00:06:30   that they can kind of pick and choose.

00:06:32   It's funny 'cause it's very different.

00:06:34   Like you could binge Black Mirror,

00:06:35   but everything, every episode is different.

00:06:38   so you don't really have to, you could also just watch a couple and move on with your

00:06:42   life and maybe not be so sad because it's Black Mirror.

00:06:46   It's interesting because anthology series do not lend themselves to binging because

00:06:50   we binge because shows are built to entice you to watch the next episode so because it's

00:06:56   just available to us we do, right? Yeah, yeah so the question is why are people

00:07:00   doing this and my guess is that that some factor here is the idea that these

00:07:10   are little films and that you end up with this is almost like a it's like a

00:07:19   studio within a studio almost where it's like you come and work with Guillermo

00:07:24   Del-pl-uh, you know, it's Monday morning. G-D-T. You go work with him. You go work with

00:07:32   G-D-T and make a, you know, you come in and you direct an episode and you're making a

00:07:41   little film and you're a director and maybe you're a big name director like, you know,

00:07:46   there are notable people who've come in and directed their other anthology series and

00:07:51   are planning to. Or you're a writer and you come in and say, "Well, I've got this idea,"

00:07:55   and you pitch it to GDT and he's like, "Yeah, that's awesome. That fits with our format."

00:08:00   So I wonder if that's part of it, is this is a place for people who are creative, people

00:08:05   who work in the movie and TV industry, to do these one-off projects so they're not committing

00:08:10   to working a long time on a project. They can drop in and shoot something for a couple

00:08:16   of weeks and then be done. Maybe that's part of it too, but it's another one for Netflix.

00:08:26   By the way, yes, listener Joe in the chat room has pointed out that Netflix also has

00:08:31   announced the thing we talked about a few weeks ago, which is that the Obamas have made

00:08:36   that deal that maybe David Letterman helped inspire them to make to produce films and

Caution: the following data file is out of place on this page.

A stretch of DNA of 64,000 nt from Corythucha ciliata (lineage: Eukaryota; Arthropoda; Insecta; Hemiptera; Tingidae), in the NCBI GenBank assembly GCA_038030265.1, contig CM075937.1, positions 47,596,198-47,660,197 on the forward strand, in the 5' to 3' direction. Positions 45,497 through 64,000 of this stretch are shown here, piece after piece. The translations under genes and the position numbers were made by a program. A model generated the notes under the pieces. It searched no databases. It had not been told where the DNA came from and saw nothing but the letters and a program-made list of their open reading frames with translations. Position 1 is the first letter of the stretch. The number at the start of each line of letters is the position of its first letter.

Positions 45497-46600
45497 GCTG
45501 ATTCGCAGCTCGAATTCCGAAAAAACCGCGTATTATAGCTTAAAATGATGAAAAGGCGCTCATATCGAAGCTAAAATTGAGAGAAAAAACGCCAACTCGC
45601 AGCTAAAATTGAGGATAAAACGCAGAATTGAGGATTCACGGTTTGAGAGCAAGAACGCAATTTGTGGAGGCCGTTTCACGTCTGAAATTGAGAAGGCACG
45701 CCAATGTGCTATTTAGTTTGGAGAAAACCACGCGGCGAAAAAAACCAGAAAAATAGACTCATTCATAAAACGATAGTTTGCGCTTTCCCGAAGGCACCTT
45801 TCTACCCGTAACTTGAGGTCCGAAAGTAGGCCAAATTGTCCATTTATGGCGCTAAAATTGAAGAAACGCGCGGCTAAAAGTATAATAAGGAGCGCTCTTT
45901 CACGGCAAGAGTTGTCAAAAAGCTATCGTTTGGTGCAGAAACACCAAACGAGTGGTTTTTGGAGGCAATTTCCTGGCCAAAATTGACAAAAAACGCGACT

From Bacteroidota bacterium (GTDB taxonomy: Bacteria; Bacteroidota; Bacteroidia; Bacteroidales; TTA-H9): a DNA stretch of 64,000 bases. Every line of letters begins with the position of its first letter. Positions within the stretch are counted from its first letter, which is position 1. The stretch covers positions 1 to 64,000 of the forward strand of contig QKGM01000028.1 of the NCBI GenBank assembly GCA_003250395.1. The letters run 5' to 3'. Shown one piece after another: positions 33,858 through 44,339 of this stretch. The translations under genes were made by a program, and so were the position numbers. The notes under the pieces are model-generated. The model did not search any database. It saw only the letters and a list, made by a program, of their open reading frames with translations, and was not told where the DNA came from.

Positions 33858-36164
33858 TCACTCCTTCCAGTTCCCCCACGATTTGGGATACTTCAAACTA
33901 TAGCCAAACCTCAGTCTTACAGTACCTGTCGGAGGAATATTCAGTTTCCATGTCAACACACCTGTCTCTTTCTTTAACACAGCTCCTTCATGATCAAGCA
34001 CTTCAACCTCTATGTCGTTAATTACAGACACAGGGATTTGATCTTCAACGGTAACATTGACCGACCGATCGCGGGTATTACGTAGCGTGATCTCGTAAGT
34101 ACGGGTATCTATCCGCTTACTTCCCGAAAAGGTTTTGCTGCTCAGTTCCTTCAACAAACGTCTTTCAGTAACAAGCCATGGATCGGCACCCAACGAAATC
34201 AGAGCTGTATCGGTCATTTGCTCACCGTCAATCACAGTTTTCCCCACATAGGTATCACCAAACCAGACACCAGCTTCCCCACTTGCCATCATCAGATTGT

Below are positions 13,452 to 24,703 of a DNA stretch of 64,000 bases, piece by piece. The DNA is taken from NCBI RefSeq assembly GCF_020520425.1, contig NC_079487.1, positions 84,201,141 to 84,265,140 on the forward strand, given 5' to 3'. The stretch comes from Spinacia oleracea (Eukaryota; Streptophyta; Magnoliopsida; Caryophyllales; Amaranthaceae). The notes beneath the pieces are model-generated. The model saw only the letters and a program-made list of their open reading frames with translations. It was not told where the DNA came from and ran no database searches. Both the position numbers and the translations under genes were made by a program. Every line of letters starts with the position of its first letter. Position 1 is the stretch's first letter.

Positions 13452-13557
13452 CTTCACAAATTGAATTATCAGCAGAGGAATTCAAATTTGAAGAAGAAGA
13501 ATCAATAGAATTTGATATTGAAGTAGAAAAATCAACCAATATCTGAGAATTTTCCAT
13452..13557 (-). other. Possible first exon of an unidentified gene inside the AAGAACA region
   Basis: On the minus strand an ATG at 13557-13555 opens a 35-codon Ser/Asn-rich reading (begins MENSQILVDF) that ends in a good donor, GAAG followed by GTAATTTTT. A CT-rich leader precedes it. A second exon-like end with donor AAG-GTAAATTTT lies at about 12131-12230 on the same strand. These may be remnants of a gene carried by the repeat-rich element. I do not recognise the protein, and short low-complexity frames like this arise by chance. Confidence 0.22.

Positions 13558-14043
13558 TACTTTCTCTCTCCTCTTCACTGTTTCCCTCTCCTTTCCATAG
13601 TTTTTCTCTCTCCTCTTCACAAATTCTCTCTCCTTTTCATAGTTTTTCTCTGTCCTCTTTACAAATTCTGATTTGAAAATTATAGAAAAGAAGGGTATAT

00:08:41   series for Netflix, so the Obamas are gonna try it, which I think is gonna be interesting

00:08:48   to watch because there is a real question about whether people want to watch... first

00:08:55   off there's a political issue, right, where there's like a portion of the audience that's

00:08:58   not gonna want to watch the Obamas do anything. And then there's the other issue which is

00:09:03   just how much of this is gonna be, you know, take your medicine television and trying to

00:09:10   like, say, get people engaged in public service and changing the world and all these things

00:09:14   that former presidents tend to do, is that going to be... I mean, it's totally prestige

00:09:21   for Netflix to do that, but what's the audience going to be like for that? So we'll have to

00:09:26   watch it. But what a world we live in where the second act for a former president of the

00:09:30   United States is making a deal with streaming service.

00:09:35   How different is it to writing books these days, though, really?

00:09:39   You know?

00:09:40   Yeah, it's true.

00:09:41   I mean, the challenge there is the books.

00:09:44   What are the books?

00:09:45   Like a memoir will sell well, right?

00:09:50   But so will a TV series from that.

00:09:54   That Obama sits down to walk you through his presidency in interviews with people.

00:10:00   Obama talks with people in his administration about the Obama administration and the hard

00:10:04   choices they made and there's a thing about Osama bin Laden and there's a thing like all

00:10:08   of that like the mistakes they made and the things they feel that they are proud of and

00:10:12   all of that that would be an interesting series I kind of feel like instead what we're gonna

00:10:16   get is you know stuff about like a spotlight on volunteerism or and I'm not trying to or